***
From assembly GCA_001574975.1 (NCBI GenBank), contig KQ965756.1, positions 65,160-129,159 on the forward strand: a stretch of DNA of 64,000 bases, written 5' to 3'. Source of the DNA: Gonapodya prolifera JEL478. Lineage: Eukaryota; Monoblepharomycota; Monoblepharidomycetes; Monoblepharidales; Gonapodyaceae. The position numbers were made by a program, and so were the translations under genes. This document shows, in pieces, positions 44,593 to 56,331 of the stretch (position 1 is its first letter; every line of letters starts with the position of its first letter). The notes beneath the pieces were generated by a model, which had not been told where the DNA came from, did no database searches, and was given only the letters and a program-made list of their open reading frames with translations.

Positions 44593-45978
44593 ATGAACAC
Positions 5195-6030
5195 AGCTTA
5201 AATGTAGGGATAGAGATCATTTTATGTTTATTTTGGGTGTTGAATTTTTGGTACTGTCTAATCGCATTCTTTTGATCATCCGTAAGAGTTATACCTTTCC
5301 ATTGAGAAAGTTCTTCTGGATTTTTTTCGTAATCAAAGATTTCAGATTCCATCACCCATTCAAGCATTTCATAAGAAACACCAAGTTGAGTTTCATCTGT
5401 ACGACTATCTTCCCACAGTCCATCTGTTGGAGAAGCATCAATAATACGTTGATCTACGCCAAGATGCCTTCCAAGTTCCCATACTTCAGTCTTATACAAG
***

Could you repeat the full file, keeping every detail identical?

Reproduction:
From assembly GCA_001574975.1 (NCBI GenBank), contig KQ965756.1, positions 65,160-129,159 on the forward strand: a stretch of DNA of 64,000 bases, written 5' to 3'. Source of the DNA: Gonapodya prolifera JEL478. Lineage: Eukaryota; Monoblepharomycota; Monoblepharidomycetes; Monoblepharidales; Gonapodyaceae. The position numbers were made by a program, and so were the translations under genes. This document shows, in pieces, positions 44,593 to 56,331 of the stretch (position 1 is its first letter; every line of letters starts with the position of its first letter). The notes beneath the pieces were generated by a model, which had not been told where the DNA came from, did no database searches, and was given only the letters and a program-made list of their open reading frames with translations.

Positions 44593-45978
44593 ATGAACAC
Positions 5195-6030
5195 AGCTTA
5201 AATGTAGGGATAGAGATCATTTTATGTTTATTTTGGGTGTTGAATTTTTGGTACTGTCTAATCGCATTCTTTTGATCATCCGTAAGAGTTATACCTTTCC
5301 ATTGAGAAAGTTCTTCTGGATTTTTTTCGTAATCAAAGATTTCAGATTCCATCACCCATTCAAGCATTTCATAAGAAACACCAAGTTGAGTTTCATCTGT
5401 ACGACTATCTTCCCACAGTCCATCTGTTGGAGAAGCATCAATAATACGTTGATCTACGCCAAGATGCCTTCCAAGTTCCCATACTTCAGTCTTATACAAG